Growing up black in Pittsburgh for me and a lot of my peers it was like you gotta get out, you gotta leave. Ain’t nothing here. It’s like being black in Pittsburgh they reinforce that you don’t have a culture. And being a Pittsburgh native it kinda like, it keeps its own history away from each other. I really think a lot of people left the Hill, a lot of people died, a lot of the culture left. Not everyone who was a hood legend was in the streets. Some were just people that lived in the neighborhood. Might be an elder, might be an elder’s child that moved away, but stuff just left the neighborhood and other stuff just came around slowly. Very slowly.

A lot of people in my generation had fun and went on to do good things [with] a lot less resources and monuments to look at on the Hill. If you go back to segregation or right after, doctors and lawyers still lived next to the Section 8, welfare, poor person. That was your hope. There’s kinda more opportunities out here [now]—more ways to get to the opportunities—but we still didn’t have the people to look at and see. So it’s very [hard] for us to come out and actually be anything that has any type of influence outside of sports or entertainment. A lot of us that did grow out the concrete, we kinda grew under the concrete before we really sprouted.”

 

 

Daivon quinn (b. 1988)

Daivon Quinn outside of the Grayson Center (formerly Ozanam Center) near where he grew up on the Hill.

“I was born on the Hill District. The older people, the old heads in my generation—they used to try to warn us how the Hill was going to drastically change, and they told us we were going to see it with our own eyes in our lifetime. It's true. Just within the last five years stuff has drastically changed. First and foremost, they're knocking down all the project housing for the most part. They're building subsidized housing, and you got to have a long waiting list and stuff like that. It's also become harder to actually afford a home on the Hill District. They're making it unaffordable for certain ethnics.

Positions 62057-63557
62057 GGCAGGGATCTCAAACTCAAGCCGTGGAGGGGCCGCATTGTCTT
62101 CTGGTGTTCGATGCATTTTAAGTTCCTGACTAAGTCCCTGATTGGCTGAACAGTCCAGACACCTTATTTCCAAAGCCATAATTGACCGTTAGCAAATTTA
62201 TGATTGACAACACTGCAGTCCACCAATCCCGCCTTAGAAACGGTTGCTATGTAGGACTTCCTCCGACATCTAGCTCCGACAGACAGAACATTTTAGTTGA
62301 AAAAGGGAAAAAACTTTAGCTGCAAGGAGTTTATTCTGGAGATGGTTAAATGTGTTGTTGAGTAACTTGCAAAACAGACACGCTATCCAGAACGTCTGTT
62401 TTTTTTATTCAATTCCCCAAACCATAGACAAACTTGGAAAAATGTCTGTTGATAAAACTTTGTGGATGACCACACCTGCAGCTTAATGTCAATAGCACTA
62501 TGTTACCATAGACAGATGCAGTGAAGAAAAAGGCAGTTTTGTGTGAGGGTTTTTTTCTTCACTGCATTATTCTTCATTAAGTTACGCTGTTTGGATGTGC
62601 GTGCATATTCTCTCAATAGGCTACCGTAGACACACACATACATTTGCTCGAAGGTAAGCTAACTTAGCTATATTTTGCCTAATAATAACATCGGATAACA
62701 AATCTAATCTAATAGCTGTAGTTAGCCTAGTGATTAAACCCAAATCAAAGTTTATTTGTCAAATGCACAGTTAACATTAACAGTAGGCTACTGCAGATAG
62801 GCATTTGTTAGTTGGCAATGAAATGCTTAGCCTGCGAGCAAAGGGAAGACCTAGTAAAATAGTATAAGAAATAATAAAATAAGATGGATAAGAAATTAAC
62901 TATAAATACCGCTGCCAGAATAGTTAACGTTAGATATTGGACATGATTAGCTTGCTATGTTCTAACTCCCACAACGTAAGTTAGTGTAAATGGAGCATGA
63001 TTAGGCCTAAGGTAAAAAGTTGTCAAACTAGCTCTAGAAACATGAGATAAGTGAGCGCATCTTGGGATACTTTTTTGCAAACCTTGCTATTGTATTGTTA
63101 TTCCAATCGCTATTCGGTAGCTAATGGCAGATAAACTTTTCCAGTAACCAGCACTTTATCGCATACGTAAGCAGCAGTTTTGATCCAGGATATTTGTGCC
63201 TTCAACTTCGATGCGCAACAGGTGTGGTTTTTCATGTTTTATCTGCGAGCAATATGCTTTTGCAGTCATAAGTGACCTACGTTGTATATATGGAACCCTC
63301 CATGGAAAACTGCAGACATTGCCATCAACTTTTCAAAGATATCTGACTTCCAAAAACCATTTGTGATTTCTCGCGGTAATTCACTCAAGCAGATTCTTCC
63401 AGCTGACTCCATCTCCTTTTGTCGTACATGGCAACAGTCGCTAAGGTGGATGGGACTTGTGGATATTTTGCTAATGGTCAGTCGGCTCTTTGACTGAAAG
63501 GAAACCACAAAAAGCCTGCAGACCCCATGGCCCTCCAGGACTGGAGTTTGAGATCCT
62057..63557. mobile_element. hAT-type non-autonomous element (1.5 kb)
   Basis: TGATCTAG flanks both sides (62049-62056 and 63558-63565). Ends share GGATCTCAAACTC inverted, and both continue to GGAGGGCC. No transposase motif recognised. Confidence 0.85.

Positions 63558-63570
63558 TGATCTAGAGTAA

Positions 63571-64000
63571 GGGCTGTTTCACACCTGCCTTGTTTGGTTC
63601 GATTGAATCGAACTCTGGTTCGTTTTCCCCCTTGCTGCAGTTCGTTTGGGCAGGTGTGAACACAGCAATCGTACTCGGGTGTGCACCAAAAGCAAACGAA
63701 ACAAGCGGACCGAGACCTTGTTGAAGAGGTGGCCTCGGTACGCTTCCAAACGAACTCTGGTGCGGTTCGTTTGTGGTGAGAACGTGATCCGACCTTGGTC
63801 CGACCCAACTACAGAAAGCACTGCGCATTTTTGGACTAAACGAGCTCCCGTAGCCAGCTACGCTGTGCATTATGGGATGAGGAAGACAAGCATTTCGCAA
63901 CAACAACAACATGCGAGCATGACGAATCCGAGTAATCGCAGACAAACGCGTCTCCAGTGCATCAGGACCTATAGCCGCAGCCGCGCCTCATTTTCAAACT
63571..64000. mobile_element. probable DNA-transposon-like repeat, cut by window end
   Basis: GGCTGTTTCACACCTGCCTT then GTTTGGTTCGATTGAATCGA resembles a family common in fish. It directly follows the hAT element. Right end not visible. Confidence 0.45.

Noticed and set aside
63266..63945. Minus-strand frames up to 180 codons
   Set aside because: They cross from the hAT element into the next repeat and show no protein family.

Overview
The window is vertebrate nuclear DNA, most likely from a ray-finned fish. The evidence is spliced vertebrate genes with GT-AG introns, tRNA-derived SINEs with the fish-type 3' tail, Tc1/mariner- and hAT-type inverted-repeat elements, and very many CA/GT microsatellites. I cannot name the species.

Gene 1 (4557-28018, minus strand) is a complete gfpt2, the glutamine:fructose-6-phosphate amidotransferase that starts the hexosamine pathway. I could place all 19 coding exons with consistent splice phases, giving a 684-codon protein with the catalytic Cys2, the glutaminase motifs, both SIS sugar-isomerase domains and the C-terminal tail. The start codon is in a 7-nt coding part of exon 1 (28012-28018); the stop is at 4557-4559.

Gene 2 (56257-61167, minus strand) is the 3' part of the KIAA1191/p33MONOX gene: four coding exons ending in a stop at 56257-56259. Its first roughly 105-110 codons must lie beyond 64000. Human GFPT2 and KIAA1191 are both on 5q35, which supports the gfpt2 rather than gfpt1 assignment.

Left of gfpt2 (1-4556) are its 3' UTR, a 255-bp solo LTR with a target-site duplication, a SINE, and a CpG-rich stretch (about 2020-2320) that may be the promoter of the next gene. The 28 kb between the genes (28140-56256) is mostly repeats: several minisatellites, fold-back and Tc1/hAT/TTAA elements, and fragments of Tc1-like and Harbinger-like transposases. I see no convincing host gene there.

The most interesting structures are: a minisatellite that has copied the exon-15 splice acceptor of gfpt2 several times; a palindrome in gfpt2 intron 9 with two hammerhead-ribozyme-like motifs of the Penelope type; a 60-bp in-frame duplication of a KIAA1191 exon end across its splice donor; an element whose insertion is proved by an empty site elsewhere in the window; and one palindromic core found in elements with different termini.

The upbringing now—there's nothing to gravitate towards, to give you hope and motivation, especially for the youth anyway. We just need to do a little bit more as giving these kids something to look forward to. They're taking all their hope and chances away for the most part. I would just want the youth to know that there actually is hope and just don't never give up. Just keep fighting. If you stay positive, eventually positive things will come out. Just don't give up. That's what I try my best to tell them. If everybody opened their eyes and realized how short and precious life is, we can all come together and we will be more powerful in groups.

The neighbors that I grew up with, I'm still best friends with to this day. We're cool with each other's parents, cool with each other's kids. That's one thing I was able to grasp from the Hill, some type of love and sense of families. My grandfather William, he passed away about like five years ago. He was from Birmingham, Alabama, him and his wife. She passed away about two years before I was born. They migrated up here, came up here and settled down and made a Hill District family. That’s another thing about my best friend. His grandmother, who is still alive—she's from Alabama, too. So, me and him just always thought we were meant to be friends. Like, his grandparents was from Alabama. My grandparents was from Alabama. It was just like, we knew what it was. We knew we were different. We knew we weren't Northern people in that blood. We knew we was Northern people physically, but we knew inside of us, we knew we was different.”